Chief Brown previously lead the California Highway Patrol as well as an office at the National Highway Traffic Safety Administration.
I look forward to working with the Chief to keep our community safe.
I look forward to working with Chair Ramee Gentry and Vice Chair Cindy Anderson as we work together to ensure the success of our children.
Congrats to former Chair Karen Graf and former Vice Chair Chris Lewis for their successful tenures in the leadership of the School Board.
As a result of the Federal
Budget Control Act of 2011
and the failure of the resulting "Supercommittee," the nation was introduced to the so-called "
." The Sequestration imposed across-the-board spending cuts to a variety of Federal spending. It was designed to never happen, but it did.
Again, the relative merits of these spending reductions are a discussion for another time. The impact of them will be dire for our City. We must prepare for the worst and respond accordingly.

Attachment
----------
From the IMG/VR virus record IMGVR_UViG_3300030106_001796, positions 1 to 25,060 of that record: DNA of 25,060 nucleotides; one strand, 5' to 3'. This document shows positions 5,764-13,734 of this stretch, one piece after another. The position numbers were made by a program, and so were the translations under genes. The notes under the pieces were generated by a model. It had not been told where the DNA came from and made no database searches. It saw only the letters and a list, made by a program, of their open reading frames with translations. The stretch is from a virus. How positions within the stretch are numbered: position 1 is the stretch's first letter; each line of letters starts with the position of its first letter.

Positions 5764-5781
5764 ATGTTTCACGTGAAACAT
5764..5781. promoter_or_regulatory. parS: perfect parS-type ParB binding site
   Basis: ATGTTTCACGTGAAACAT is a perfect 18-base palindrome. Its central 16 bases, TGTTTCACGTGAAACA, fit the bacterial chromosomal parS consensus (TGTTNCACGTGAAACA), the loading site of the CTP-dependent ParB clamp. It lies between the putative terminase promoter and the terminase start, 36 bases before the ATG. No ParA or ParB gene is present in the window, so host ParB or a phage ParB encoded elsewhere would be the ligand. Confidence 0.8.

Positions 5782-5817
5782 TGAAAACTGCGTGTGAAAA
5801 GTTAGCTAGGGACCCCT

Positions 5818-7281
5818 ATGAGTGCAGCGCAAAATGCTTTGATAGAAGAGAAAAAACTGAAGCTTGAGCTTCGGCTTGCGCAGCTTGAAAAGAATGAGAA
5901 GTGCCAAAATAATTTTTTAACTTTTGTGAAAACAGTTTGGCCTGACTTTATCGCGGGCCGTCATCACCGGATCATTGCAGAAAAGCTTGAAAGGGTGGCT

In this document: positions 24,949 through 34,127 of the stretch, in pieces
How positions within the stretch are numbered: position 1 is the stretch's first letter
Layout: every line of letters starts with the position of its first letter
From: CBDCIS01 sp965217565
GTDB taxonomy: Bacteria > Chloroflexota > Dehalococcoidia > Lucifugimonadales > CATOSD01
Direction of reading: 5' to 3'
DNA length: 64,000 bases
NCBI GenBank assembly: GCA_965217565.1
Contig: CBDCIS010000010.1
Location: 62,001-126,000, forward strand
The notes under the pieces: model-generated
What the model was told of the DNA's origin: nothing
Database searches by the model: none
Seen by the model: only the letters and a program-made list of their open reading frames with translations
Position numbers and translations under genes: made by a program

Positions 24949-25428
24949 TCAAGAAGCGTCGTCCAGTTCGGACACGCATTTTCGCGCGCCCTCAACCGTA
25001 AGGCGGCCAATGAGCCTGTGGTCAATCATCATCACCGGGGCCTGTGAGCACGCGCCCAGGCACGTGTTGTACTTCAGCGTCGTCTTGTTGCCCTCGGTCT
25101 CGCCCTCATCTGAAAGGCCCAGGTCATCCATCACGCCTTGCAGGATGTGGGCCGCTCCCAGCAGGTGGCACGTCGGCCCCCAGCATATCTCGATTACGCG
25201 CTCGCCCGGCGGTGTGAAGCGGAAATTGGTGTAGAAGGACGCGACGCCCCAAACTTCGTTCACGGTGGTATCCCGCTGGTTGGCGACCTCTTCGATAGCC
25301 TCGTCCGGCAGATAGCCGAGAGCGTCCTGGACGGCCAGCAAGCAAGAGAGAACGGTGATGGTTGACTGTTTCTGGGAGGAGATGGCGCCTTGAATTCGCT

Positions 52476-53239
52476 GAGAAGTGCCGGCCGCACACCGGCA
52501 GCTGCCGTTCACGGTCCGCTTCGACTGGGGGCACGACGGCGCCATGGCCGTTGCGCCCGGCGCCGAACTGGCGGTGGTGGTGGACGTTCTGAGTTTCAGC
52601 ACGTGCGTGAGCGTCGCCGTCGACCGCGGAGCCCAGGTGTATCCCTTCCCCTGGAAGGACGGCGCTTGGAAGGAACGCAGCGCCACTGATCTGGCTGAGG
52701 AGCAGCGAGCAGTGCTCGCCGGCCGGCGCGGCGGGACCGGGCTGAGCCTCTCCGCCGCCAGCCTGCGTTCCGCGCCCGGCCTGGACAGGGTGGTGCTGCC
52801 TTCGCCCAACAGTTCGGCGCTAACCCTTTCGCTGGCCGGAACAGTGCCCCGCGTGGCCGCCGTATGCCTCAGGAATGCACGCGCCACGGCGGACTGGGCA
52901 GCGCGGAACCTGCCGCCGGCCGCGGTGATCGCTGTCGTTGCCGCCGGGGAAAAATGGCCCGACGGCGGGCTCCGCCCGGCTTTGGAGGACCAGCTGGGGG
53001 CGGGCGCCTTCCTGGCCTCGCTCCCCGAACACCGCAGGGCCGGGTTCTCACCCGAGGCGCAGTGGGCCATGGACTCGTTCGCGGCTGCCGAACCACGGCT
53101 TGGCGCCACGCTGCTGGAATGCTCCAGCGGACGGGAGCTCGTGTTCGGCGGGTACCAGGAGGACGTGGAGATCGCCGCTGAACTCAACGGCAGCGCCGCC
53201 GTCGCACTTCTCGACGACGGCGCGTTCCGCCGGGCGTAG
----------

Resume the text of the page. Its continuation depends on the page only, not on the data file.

All of these reductions will disproportionately affect our region and our City. They will impact direct Federal revenues to the City, consumption taxes paid to the City, and eventually our real estate market.
Rather than panic, I suggested to my colleagues that the City should develop an "Emergency Plan" to respond to this threat.
I believe that any such plan should include tactics to prepare the City's fiscal condition, deploy new economic development tools, and provide for land-use initiatives.
I'm hopeful that the City can move quickly to address this threat.
Protecting Your Right To Comment
Each month, with the exception of July and August, the City Council holds a Saturday public hearing at City Hall. All land-use matters and ordinances are included on the docket for the Council to receive testimony followed by final action on each matter. The public is invited to speak for up to three minutes on each docket item prior to the Council taking action. Council has the benefit of hearing from a variety of community perspectives in advance of taking action on these important matters.